In the first article of the Blueprint series, I shared a pair of examples of startup drafts in which I’ve tried these strategies in recent years. While you’ve already seen the results of the startup draft, I want to go a bit deeper now and share how the Productive Struggle has aided my bid to build a dynasty.
The first league I shared with you in the Punting Running Backs article was from the HyperActive 4 startup draft. As a reminder, here are the results of the draft:
1.01 Calvin Johnson, WR
2.12 Eddie Royal, WR
3.01 Wes Welker, WR
4.12 Jay Cutler, QB
5.01 Ronnie Brown, RB
6.12 Kenny Britt, WR
7.01 Darrius Heyward-Bey, WR
8.12 Jamaal Charles, RB
9.01 Matt Cassel, QB
10.12 Jerious Norwood, RB
11.01 Jordy Nelson, WR
12.12 Tashard Choice, RB
13.01 Josh Freeman, QB
14.12 Shawn Nelson, TE
15.01 Juaquin Iglesias, WR
16.12 James Hardy, WR
17.01 Bernard Scott, RB
18.12 Earnest Graham, RB
19.01 Martellus Bennett, TE
20.12 Ricky Williams, RB
21.01 Ladell Betts, RB
22.12 Michael Vick, QB
23.01 Muhsin Muhammad, WR
24.12 Stevie Johnson, WR
25.01 Kolby Smith, RB
26.12 Dominique Edison, WR
The inaugural season of 2009 saw me manage to win just one game, easily earning the 1.01 pick for the 2010 rookie draft. Now comes one of the biggest keys of the Productive Struggle plan; quality drafting during rookie drafts. This is not something that can be taught really. It’s important to be active, do your research and know who to trust as resources. It’s also prudent to understand you won’t hit on every pick. In the 2010 rookie draft, I had eight picks and consider five of them “hits.” Among my picks were Dez Bryant (1.01), Emmanuel Sanders (2.03), Aaron Hernandez (2.09), Mike Williams (3.02) and Jimmy Graham (3.05).
With the immediate impact of Hernandez and Williams in 2010, my team showed some improvement, but still managed just four wins. Currently, I expect only year one to be my Productive Struggle season, with my teams ready to contend in year two. This was clearly not the case with this team, so I was in for another year of struggling toward an end goal of building my competitive dynasty team. Looking back, I think this poor second season was likely due to poor execution in the startup draft. This was my first attempt with this strategy and it was not refined by any means. With a chance to change things, I would undo the Ronnie Brown picks for sure, which may or may not have had an impact on my success in year two.
The four win season in 2010 led me to the 1.03 pick in a three man draft. With Mark Ingram and AJ Green off the board, I made the easy selection of Julio Jones. I also had four other picks in the 2011 draft and landed Randall Cobb (1.13) and Shane Vereen (2.03).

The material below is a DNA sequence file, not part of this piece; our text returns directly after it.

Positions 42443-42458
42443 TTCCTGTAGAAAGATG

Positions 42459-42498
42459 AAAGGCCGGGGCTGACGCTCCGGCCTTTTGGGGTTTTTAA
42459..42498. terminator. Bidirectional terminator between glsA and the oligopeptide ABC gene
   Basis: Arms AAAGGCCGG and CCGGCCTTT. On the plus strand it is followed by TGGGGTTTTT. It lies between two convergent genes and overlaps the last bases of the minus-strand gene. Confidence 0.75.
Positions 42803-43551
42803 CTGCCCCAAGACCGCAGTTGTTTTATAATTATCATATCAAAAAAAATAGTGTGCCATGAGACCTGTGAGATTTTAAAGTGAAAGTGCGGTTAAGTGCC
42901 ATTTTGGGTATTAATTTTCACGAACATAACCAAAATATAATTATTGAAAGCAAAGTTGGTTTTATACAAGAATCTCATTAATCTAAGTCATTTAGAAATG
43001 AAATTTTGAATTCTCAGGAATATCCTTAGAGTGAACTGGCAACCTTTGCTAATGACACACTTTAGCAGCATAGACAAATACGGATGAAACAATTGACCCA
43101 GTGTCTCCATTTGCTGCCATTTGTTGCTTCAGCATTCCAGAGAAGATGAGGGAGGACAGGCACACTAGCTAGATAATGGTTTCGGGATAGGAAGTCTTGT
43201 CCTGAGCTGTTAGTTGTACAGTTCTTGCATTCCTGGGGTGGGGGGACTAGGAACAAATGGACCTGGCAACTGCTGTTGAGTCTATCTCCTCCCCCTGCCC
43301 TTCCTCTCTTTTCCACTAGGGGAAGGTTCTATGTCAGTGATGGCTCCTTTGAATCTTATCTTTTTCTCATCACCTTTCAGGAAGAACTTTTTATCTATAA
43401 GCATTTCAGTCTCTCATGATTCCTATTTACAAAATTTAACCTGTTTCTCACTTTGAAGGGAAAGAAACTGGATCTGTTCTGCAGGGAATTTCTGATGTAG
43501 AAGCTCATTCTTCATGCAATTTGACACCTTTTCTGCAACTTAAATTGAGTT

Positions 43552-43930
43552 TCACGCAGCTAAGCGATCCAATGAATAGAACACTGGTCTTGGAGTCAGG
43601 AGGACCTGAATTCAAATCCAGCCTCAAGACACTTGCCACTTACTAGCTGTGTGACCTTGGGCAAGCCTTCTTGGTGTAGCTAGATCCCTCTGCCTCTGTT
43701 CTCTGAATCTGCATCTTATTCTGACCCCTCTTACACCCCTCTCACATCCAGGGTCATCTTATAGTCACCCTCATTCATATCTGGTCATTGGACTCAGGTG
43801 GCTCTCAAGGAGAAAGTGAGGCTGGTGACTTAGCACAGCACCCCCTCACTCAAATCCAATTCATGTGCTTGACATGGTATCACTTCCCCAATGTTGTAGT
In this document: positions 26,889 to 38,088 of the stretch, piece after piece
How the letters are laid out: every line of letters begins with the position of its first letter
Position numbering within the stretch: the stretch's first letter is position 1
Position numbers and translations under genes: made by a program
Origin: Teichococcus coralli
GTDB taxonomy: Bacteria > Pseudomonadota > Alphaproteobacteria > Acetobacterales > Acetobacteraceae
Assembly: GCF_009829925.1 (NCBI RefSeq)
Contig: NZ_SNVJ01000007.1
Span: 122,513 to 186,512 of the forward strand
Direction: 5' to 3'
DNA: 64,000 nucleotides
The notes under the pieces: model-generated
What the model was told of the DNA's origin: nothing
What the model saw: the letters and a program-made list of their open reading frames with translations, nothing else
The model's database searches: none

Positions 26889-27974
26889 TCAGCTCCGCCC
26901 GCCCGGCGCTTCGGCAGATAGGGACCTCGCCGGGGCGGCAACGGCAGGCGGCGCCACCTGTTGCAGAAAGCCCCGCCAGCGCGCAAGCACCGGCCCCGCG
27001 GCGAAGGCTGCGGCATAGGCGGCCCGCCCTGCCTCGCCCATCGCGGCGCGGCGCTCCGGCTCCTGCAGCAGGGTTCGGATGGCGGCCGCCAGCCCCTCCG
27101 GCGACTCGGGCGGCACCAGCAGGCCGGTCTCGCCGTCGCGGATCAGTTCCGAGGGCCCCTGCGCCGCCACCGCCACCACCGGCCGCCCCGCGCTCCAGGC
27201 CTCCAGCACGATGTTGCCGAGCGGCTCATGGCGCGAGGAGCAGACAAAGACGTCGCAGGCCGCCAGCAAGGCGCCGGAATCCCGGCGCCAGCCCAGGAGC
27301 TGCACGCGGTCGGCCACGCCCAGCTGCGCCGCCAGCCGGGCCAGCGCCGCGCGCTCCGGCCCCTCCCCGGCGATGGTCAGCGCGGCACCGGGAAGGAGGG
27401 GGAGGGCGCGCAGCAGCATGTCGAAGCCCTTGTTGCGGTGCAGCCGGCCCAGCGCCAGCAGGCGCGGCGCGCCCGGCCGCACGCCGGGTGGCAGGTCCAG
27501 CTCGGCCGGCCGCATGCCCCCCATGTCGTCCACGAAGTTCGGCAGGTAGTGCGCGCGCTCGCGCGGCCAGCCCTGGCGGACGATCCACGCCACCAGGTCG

Finally, the Productive Struggle worked and I finished the 2011 season 10-2, winning my division. In the three seasons since the two Productive Struggle years, I am 27-9, winning 75% of my games.
Just for reference, here is my current team, now entering our sixth season.
QB- Aaron Rodgers, Cam Newton, Teddy Bridgewater, Johnny Manziel
RB- Montee Ball, Trent Richardson, Bernard Pierce, Tre Mason, Terrance West, Charles Sims, Ka’Deem Carey, Isaiah Crowell, Darren Sproles, Latavius Murray
WR- AJ Green, Julio Jones, Randall Cobb, Keenan Allen, Kendall Wright, Wes Welker, Rueben Randle, Aaron Dobson, Kenny Britt
TE- Jimmy Graham, Tyler Eifert
I am very happy with my current team and with my balance of young veterans, prospects and future draft picks, I feel that I am in position to contend for the enxt several years.
Next, here’s a look at the other league featured in Punting Running Backs. As you might recall, the other league was HyperActive 5, a startup filled with dynasty experts, all active on Twitter. Here’s what my initial draft brought me.
1.01 Calvin Johnson, WR
1.10 AJ Green, WR
4.03 Aaron Hernandez, TE
5.10 Andrew Luck, QB
6.03 Michael Floyd, WR
7.10 Randall Cobb, WR
9.09 Kendall Hunter, RB
9.10 LaMichael James, RB
10.12 Andy Dalton, QB
11.10 Jon Baldwin, WR
12.03 Ryan Williams, RB
13.10 Mohamed Sanu, WR
14.03 LeGarrette Blount, RB
16.03 Tim Tebow, QB
17.10 Martellus Bennett, TE
18.03 Montario Hardesty, RB
19.10 TJ Graham, WR
20.12 Mark Sanchez, QB
21.10 Chris Ivory, RB
22.03 Tommy Streeter, WR
23.10 Bryce Brown, RB
24.03 Michael Egnew, TE
25.10 Taylor Thompson, TE
26.03 Brian Hoyer, QB
26.12 Keshawn Martin, WR
In year one of this dynasty league, which was 2012, my team won four games and, like HyperActive 4, earned the top overall pick. With no clear favorite to be the top pick in 2013 dynasty rookie drafts, I altered my strategy with a move I now regret. I dealt the 1.01 for wide receiver Justin Blackmon. I was left with six draft picks. With those picks, I added Zac Stacy (1.13), Christine Michael (2.04), Latavius Murray (3.04), Jordan Reed (3.06) and Knile Davis (3.11). The quick success of Stacy and Reed, along with a trade for Josh Gordon, helped me improve by five wins in one year and make the playoffs in the 2013 season. Fortunately, this Productive Struggle lasted just one season and I now have some pieces that should help me again contend for the next three years, at least.
My current team includes:
QB- Andrew Luck, Colin Kaepernick, Zach Mettenberger, Brock Osweiler
RB- Zac Stacy, Christine Michael, Tre Mason, Chris Ivory, Fred Jackson, Andre Williams, Latavius Murray
WR- Calvin Johnson, AJ Green, Josh Gordon, Randall Cobb, Jordan Matthews, Allen Robinson, Reggie Wayne, Justin Blackmon, Stephen Hill, Rod Streater, TJ Jones
TE- Jordan Reed, Ladarius Green, AC Leonard
I continue to employ this combined strategy, which starts with punting running backs, and continues with a Productive Struggle in year one, hopefully leading to years of consistent contending teams.